Why and when to start plants from seeds
Updated: Jan 24
Being a gardener means that you are always looking for ways to be more cost effective. After all that is one of the reason you garden, right? Organic produce from the grocery store can be expensive. Growing your own can be cheaper, but you have to be mindful of how you spend your money.
One of the best ways you can save money gardening is starting your own plants from seeds. A pack of 250 onion seeds cost around $3, where as 50 onion seedlings cost between $5-15. One tomato plant at the garden center cost $3 or more, where as a pack of over 25 tomato seeds cost the same amount. A six pack of lettuce plants are over $4 where as you can buy a packet of 1,000 lettuce seeds can be purchased for $2-6. The savings add up quickly when you grow from seed!
The taste of fresh garden grown vegetable and fruit does not compare to anything you can buy from the grocery store. For example, I didn't care for asparagus or okra until I grew my own and now I love them. Fresh okra right off a plant is delicious. Still a bit slimy, but so good!
The best reason in my opinion why we should grow our own food is for the variety of veggies and fruit you can try. Grocery stores only carry fraction of what is available for you to grow. A quick google search shows that there are over 10,000 tomato cultivars! We might be lucky to find maybe 10 different varieties at a grocery store. There are over 40 varieties of carrots that come in different colors. I didn't know their were purple carrots until I saw them in a seed catalog. There are 130 different varieties of green beans! There are many wonderful edible flowers too! Can you tell I love looking at seed catalogs?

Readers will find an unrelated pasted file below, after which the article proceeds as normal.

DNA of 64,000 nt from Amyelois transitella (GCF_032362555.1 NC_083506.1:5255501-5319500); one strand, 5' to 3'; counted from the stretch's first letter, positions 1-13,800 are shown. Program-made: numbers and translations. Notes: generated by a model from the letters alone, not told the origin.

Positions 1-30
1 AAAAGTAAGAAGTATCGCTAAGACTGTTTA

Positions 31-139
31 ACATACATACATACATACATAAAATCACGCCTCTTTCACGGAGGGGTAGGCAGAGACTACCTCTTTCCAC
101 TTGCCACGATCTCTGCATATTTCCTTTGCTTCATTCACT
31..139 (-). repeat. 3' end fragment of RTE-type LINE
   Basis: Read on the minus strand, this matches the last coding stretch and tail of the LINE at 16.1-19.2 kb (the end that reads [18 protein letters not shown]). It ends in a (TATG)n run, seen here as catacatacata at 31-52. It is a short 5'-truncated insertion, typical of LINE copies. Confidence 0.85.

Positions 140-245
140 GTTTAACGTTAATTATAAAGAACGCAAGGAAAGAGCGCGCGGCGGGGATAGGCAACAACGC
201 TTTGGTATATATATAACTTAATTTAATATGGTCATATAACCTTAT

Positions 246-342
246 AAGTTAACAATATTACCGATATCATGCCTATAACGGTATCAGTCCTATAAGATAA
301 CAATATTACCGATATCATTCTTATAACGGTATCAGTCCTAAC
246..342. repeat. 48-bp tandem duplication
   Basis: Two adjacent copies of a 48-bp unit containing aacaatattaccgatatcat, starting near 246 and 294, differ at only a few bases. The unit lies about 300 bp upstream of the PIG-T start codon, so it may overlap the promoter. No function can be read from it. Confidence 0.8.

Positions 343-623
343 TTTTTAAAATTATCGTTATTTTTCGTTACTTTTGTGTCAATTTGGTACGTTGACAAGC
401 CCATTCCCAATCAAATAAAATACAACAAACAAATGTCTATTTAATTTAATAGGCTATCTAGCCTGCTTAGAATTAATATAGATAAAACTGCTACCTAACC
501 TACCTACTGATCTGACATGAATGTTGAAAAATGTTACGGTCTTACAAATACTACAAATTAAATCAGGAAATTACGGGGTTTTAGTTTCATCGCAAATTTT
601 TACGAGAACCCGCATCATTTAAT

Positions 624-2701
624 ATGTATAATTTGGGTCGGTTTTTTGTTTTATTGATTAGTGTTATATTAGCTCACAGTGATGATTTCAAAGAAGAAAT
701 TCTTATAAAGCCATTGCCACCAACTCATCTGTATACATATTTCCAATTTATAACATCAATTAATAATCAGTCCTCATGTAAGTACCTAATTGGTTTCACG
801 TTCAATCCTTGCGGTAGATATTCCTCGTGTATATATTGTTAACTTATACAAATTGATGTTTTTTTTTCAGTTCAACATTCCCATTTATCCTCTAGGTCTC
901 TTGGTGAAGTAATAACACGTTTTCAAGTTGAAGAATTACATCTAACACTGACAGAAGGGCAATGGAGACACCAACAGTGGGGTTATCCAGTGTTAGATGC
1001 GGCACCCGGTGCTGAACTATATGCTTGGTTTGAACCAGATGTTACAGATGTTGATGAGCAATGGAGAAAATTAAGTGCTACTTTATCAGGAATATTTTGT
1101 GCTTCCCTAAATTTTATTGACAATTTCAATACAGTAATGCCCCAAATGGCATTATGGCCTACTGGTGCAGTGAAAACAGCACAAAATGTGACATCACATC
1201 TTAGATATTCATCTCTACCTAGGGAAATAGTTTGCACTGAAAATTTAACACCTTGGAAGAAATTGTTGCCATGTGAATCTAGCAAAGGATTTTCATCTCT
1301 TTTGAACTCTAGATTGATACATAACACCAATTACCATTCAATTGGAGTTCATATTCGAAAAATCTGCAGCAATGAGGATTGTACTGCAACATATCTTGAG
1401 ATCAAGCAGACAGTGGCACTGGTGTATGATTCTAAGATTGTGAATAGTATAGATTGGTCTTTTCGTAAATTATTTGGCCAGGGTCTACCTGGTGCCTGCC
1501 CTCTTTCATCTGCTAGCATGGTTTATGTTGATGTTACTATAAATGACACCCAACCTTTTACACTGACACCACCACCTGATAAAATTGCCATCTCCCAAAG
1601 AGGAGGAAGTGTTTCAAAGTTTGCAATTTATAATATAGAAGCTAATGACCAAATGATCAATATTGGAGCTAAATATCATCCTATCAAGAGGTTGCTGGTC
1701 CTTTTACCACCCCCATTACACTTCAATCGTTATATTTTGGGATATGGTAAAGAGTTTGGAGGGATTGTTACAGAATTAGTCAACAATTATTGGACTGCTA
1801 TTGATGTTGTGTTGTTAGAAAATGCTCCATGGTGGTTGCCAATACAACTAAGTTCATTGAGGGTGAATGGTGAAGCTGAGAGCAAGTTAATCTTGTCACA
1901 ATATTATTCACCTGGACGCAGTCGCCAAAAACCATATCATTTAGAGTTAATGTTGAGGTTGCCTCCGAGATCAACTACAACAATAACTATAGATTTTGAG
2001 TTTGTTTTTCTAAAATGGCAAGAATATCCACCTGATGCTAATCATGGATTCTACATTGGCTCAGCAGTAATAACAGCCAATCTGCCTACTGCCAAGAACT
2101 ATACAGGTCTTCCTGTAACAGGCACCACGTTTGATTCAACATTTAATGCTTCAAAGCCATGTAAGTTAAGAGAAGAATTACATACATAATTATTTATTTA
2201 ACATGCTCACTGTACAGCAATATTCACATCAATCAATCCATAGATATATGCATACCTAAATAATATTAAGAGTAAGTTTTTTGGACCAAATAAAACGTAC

Now lets talk about the when to plant a garden.
There are few things you need to figure out before you sow your first seeds.
First, you need to find out what zone your garden is in. Click on the link below, type in your zip code and it will tell you the zone. Knowing your zone is important because it tells you how many growing days you have and this information will help you pick the right variety for your climate.
Next, find out what your last and first frost dates are. Frost dates are important to know so you don't plant out too early or too late. Click on the link below and enter your zip code and it will tell you that information.
Next, is to figure out when to start the seeds. Some seeds germinate super quick like bok choi and tatsoi, which take 2 days. Others like, carrots take almost 2 weeks to show their pretty face.
Here is the best resource I've found for when to start plants for spring and fall planting. This works best on a computer. Click on the "Spring vegetable schedule calculator" and open the excel spreadsheet. Click on "Edit Document" on the right upper corner. This will allow you to change the last frost date. Enter your last frost date in the column, hit enter and it will tell you exactly when to start seeds indoors, when to direct seed and when to plant your transplants in the garden. The same link also has the Fall seed calculator. Use the same steps mentioned above.
Now that you have that information in hand, its time to think about the yummy veggies and fruits you want to grow!
When you are looking at the racks full of seed packets at the plant nursery or the pictures of beautiful veggies in seed catalogs, think of one question "what does my family like to eat?"
Grow the things you eat and enjoy. I mean that's what you spend your money on at the grocery store so why not start there? Its fine to try to grow one or two vegetables that you have never tried but don't go overboard. Start with what you love to eat and add one or two new vegetables to try.
When you are picking out the seeds to grow, note the days to maturity. Days to maturity is the number of days it takes that seed to go from germination to bearing fruit/veggie. So, If you're in zone 5 and you only have 90 days of growing time, don't buy corn variety that takes 120 days to mature. This information is printed on the seed packet.
I've found that the seeds that are sold in your local garden center are usually well suited for your climate/growing zone. But, its a good idea to read the information on the label anyway.
When I first started gardening I didn't know much and made many mistakes. That's what gardening is all about, making mistakes and learning from them.
I am planning to do a separate post that will show you how to plant those seeds with directly in the ground or in pots to start as transplants.